#Article (Archive)

Support our Brothers and Sisters Abroad

Jul 25, 2008, 10:03 AM

These are trying times for Gambians and people of other nationalities who are living illegally in the UK.

They are currently trying to digest the new proposed rules and regulations by the British government regarding how to earn certain status in the country including becoming a British citizen.

In a situation such as this it can be very tough on the people involved who can feel both fearful and in a state of limbo. Many will fear deportation not only because they will lose the life they have built up there but because in many cases their families here in The Gambia will be depending on the money they send home. With the rising prices of basic commodities the money which comes from the UK and Europe is becoming increasingly important to many Gambian families.

With so many people potentially affected The Point's UK Correspondent contacted the Gambian High Commissioner in London as a matter of urgency to shed light on the plight of her country men who are desperate to hear from their own representative. Unfortunately Gambian High Commission is still reluctant or refused to comment on the matter. Both phone calls and emails to the High Commissioner received no response or even an acknowledgement. This is very disheartening. The High Commissioner should be acting as the face of The Gambia in the UK and doing all in his power to ensure that our brothers and sisters abroad are fully briefed, aware of their rights and protected in every way possible.
For this reason we call on the government of The Gambia to put pressure on their representative in London to make information and support available to Gambians in the UK. Our correspondent put some very pertinent questions to the High Commissioner which remain unanswered but must answered soon. We reprint them here for the record.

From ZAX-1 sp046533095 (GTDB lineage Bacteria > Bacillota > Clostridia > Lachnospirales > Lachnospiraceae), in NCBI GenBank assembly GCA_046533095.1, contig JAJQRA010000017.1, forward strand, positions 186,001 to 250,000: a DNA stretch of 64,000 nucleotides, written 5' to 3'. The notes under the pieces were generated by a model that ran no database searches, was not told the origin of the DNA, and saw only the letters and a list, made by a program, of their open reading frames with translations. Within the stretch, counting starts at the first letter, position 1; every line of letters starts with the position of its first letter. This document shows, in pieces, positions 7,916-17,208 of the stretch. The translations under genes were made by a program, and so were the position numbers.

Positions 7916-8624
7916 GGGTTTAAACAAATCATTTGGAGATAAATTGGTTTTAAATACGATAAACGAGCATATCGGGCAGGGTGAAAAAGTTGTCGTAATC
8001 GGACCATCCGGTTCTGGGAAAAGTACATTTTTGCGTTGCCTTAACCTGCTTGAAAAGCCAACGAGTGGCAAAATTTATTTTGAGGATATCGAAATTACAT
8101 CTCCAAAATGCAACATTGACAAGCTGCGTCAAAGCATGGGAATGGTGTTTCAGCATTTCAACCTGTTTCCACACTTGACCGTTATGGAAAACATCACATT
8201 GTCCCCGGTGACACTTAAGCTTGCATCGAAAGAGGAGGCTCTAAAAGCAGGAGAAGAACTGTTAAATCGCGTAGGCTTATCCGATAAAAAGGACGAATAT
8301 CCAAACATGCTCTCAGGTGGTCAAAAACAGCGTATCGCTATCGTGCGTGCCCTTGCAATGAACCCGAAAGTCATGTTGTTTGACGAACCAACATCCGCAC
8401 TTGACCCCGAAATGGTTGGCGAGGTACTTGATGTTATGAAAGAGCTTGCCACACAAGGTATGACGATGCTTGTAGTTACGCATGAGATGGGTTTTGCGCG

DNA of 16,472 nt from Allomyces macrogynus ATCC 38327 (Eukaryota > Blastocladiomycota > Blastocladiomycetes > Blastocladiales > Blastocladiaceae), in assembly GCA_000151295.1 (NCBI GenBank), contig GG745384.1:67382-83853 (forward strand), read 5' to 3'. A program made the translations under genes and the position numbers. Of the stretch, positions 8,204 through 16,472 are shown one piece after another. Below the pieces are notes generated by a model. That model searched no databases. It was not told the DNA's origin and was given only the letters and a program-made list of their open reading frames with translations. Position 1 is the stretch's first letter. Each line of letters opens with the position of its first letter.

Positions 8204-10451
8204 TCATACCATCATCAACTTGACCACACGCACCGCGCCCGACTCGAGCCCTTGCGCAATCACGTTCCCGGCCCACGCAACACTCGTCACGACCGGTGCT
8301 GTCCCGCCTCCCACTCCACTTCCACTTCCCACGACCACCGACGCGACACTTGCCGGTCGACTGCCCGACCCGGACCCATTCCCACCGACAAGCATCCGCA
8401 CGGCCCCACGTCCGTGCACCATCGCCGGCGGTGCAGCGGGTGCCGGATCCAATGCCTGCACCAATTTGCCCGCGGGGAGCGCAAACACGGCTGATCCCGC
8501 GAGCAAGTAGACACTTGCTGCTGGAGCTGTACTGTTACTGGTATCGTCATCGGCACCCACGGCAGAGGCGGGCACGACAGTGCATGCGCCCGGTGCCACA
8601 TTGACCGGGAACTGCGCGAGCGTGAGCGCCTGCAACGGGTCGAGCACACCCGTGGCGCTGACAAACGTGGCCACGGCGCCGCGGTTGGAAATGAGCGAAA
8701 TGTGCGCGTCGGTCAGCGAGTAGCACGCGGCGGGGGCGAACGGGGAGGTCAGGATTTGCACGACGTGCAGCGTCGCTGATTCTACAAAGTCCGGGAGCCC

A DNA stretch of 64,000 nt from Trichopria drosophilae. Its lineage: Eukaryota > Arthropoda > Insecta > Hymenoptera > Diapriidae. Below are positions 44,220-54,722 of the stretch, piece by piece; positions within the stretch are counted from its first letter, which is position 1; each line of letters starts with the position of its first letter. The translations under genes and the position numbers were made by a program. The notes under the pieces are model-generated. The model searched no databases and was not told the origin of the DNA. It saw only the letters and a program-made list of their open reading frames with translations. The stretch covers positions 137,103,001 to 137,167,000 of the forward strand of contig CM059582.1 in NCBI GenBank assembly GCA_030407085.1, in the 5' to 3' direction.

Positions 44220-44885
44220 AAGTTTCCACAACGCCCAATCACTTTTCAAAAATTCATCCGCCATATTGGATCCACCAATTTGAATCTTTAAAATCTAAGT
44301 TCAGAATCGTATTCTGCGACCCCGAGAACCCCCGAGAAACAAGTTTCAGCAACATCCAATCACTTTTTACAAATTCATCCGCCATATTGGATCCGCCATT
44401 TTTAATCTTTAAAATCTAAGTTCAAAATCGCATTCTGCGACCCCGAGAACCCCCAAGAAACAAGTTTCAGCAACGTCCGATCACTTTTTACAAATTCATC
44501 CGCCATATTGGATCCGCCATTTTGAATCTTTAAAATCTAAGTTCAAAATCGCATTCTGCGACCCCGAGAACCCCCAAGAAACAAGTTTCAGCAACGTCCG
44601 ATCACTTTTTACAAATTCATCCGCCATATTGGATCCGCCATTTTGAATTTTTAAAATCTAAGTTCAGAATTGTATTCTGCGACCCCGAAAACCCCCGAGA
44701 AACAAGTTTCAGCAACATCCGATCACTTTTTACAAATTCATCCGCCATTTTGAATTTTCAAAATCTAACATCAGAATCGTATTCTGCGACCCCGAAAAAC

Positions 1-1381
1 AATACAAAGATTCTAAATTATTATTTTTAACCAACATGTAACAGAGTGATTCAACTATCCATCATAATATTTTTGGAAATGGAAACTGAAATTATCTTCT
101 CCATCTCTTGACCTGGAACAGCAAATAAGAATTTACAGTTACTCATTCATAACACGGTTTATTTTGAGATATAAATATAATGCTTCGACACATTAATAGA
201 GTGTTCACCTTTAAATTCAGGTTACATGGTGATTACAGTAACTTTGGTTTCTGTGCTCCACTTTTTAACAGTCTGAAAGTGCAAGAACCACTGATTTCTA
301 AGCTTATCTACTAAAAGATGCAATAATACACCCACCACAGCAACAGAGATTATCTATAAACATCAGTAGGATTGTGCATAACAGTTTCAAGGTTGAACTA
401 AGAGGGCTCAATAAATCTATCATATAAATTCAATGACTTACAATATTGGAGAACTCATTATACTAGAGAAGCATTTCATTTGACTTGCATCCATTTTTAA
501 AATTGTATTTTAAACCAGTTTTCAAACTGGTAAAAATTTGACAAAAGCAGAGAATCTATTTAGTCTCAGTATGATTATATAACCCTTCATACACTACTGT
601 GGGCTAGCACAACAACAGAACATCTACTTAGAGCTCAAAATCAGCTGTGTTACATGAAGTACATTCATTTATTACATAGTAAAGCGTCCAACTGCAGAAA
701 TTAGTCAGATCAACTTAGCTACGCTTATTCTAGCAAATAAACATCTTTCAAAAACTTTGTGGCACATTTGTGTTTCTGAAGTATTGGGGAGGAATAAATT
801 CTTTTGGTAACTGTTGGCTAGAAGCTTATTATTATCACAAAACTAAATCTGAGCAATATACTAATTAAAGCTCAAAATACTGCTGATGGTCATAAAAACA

1.         We want to confirm whether or not your office received any information relating to Gambian illegal immigrants in the United Kingdom threatened with deportation from the country following the new immigration rules that are expected to take effect soon? 

2.         If so what is your message to those Gambians affected?

3.         Also what sort of help can your office offer to help regularise the status of these illegal immigrants?  

This information must be released immediately so that Gambians in Britain can prepare for the tough time ahead.

A well-known Gambian solicitor who spoke to our correspondent challenged the Gambian High Commissioner to give some advice to Gambian nationals. The solicitor asserted that, "the High Commissioner could use her diplomatic protocols and credentials and liaise with the Home Office to see how best he could obtain clear information regarding the issue and advise his people on such matters rather than just keeping quiet." We agree fully with these words and join with our brothers and sisters in the UK in demanding answers and support from the organs of the Gambian state both at home and abroad. From the UK point of view they must remember that The Gambia and many other African nations are members of the Commonwealth and as such should enjoy certain privileges. As members of this august group our young men and women should be allowed free movement to study and further their education in the UK. We should also enjoy certain dispensations when it comes to the immigration process. Our citizens who have resided in the UK for many years and contributed to that nation's economy should be granted an amnesty so that they can regularize their status and stop living under the cloud of fear that they may be discovered and deported. There are many of our citizens in this dreadful situation so we would ask that the UK authorities consider an amnesty package like the one the United States introduced in the 1980's when they introduced the Morrison Visa which saw many thousands of illegal immigrants regularize their status. The UK must not forget the contribution of The Gambia to its great wealth today not to mention the enormous contribution made by our ancestors who fought with the British Army. It is time to give something back.